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January 06, 2003
Investment in Affordable Housing Generates Market-beating Returns
    by William Baue

CalPERS' highest returning investment category over the last ten years is its Single Family Housing Program. The pension giant is not the only institutional investor that has had success with community investing.

The positive social returns of community investment have often overshadowed its financial returns. Recently, however, the financial returns are garnering more attention. The California Public Employees' Retirement System (CalPERS) is the nation's largest pension fund with assets totaling more than $132 billion. Late last month, CalPERS announced that its Single Family Housing Program has been its single highest returning investment category over the last decade. The program has earned more than 20 percent annually since inception.

"Ten years ago we believed that we could invest responsibly on behalf of our members and still help build communities at the same time," said CalPERS Board of Administration President William Crist. "This program has shown us that we can diversify and add value to our investment portfolio while supplying [housing] to California's real estate market and generating jobs and services for state and local economies."

The positive social returns of CalPERS' Single Family Housing Program are impressive. Because of the program, 32,000 homes have been built in 200 Californian communities. More than 75 percent of these houses were built for first and second time home buyers. The program's financial returns are equally impressive, earning the pension fund and its members more than $500 million over the past ten years.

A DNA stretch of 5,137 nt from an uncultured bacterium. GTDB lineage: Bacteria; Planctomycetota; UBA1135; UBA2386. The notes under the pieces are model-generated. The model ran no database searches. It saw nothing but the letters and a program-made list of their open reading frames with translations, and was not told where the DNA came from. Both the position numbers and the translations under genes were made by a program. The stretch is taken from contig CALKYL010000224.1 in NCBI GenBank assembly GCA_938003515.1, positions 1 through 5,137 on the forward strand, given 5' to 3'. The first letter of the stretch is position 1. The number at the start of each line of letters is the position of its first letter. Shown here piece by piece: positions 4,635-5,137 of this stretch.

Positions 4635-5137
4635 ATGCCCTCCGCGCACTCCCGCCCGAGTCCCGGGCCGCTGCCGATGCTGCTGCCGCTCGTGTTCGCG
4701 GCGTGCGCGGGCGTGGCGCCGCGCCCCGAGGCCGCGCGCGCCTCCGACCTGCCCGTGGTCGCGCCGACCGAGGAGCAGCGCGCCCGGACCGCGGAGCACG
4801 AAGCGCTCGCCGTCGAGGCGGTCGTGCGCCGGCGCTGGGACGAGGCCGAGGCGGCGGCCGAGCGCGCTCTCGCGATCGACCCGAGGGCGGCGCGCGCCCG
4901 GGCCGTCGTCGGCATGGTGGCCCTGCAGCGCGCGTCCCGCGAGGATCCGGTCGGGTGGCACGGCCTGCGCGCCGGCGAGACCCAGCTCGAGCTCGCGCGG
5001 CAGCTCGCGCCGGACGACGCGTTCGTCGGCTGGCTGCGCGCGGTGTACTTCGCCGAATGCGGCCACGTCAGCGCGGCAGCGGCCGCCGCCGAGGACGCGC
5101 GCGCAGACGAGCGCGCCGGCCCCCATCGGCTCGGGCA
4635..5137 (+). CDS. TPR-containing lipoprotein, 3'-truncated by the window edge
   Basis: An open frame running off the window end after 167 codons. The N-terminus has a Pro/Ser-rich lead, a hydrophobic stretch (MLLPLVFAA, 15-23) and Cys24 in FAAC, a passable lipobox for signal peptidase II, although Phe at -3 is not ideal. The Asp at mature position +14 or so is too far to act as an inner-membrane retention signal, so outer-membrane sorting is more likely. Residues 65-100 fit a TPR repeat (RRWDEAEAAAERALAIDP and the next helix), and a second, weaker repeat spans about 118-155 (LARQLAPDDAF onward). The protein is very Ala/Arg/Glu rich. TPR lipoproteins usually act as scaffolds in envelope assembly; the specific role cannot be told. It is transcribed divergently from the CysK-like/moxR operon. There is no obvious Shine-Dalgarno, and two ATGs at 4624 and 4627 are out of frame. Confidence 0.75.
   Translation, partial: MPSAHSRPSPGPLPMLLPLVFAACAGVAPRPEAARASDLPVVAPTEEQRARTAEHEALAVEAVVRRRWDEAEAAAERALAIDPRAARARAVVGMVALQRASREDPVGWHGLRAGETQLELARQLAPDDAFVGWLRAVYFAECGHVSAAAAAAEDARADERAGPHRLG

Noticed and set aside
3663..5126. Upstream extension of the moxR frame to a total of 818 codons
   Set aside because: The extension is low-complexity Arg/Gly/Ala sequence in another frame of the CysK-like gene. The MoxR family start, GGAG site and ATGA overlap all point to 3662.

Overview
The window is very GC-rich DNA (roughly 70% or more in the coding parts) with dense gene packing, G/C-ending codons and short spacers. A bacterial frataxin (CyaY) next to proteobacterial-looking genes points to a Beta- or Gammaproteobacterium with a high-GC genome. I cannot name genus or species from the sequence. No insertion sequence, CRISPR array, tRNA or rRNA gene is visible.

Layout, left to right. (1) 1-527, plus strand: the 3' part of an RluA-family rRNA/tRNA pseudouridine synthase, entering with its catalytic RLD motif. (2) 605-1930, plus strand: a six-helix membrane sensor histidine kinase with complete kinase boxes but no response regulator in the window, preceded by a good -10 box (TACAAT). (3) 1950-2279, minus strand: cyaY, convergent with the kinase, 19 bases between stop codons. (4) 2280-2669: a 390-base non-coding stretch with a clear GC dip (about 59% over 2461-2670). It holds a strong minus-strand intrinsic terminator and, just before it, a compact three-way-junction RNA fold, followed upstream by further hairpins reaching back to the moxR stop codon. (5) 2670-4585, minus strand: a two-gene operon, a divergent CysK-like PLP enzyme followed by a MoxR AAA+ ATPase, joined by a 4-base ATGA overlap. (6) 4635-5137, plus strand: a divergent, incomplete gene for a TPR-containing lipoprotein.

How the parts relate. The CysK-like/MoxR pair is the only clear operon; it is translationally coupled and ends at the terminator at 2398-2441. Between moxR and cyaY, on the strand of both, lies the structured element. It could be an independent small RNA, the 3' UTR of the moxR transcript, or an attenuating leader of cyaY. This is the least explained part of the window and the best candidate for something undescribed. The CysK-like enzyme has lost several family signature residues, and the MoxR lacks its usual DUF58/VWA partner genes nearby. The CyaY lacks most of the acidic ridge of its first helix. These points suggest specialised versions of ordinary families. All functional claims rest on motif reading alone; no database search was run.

Although CalPERS is one of the few pension funds invested in single family housing, it is not alone in generating attractive financial returns on its community investments. The General Board of Pension and Health Benefits of the United Methodist Church, whose investment portfolio contains $11.6 billion in assets, has also experienced significant positive returns on its community investment programs. Whereas CalPERS has focused on single family housing, the General Board has focused primarily on multi-family affordable housing, although it has allocated some assets to affordable single family housing in the last year-and-a-half.

The General Board's affordable housing program has fared particularly well in the past three years, generating total returns (including income as well as capital appreciation) of 16.8 percent in 2000, 8.1 percent in 2001, and 12.8 percent in 2002 (through September).

"Historically, the affordable housing program has performed quite well," said Michael Lohmeier, the General Board's investment manager for Community Development and Affordable Housing. "Our return since inception was calculated at 7.5 percent."

The General Board made its initial investment of approximately $25 million in affordable housing in 1990, and its commitments now total almost $1 billion. The General Board values that its community investments provide portfolio diversification.

"The affordable housing program is filling a niche in our overall diversification of assets, and that role is to be a long-duration asset," Mr. Lohmeier told "That is why it's part of our fixed income allocation. Additionally, one of the reasons that we haven't gotten into the single-family market is that those assets have a much shorter duration. Individuals repay much faster than multiple family mortgages do, so it doesn't match what we're trying to do. We feel that these loans provide an excellent asset/liability match to our long duration pension liabilities."

The strong performance over the last three years of these community investments has helped insulate against the poor performance of equity investments. In fact, the General Board's community investment portfolio has performed well historically compared to equity and fixed income investments in general.

"Our affordable housing investments have outperformed our equity and fixed income instruments over the last three years," said Mr. Lohmeier. "And performance through the lifetime of the fund has been comparable, given the risks we're taking."

Accounts such as these from CalPERS and the United Methodist Church's General Board of Pension and Health Benefits testify to the value of community investment in affordable housing. This vehicle serves not only to diversify portfolios and shield against downturns in equity markets but also to generate attractive returns in its own right.


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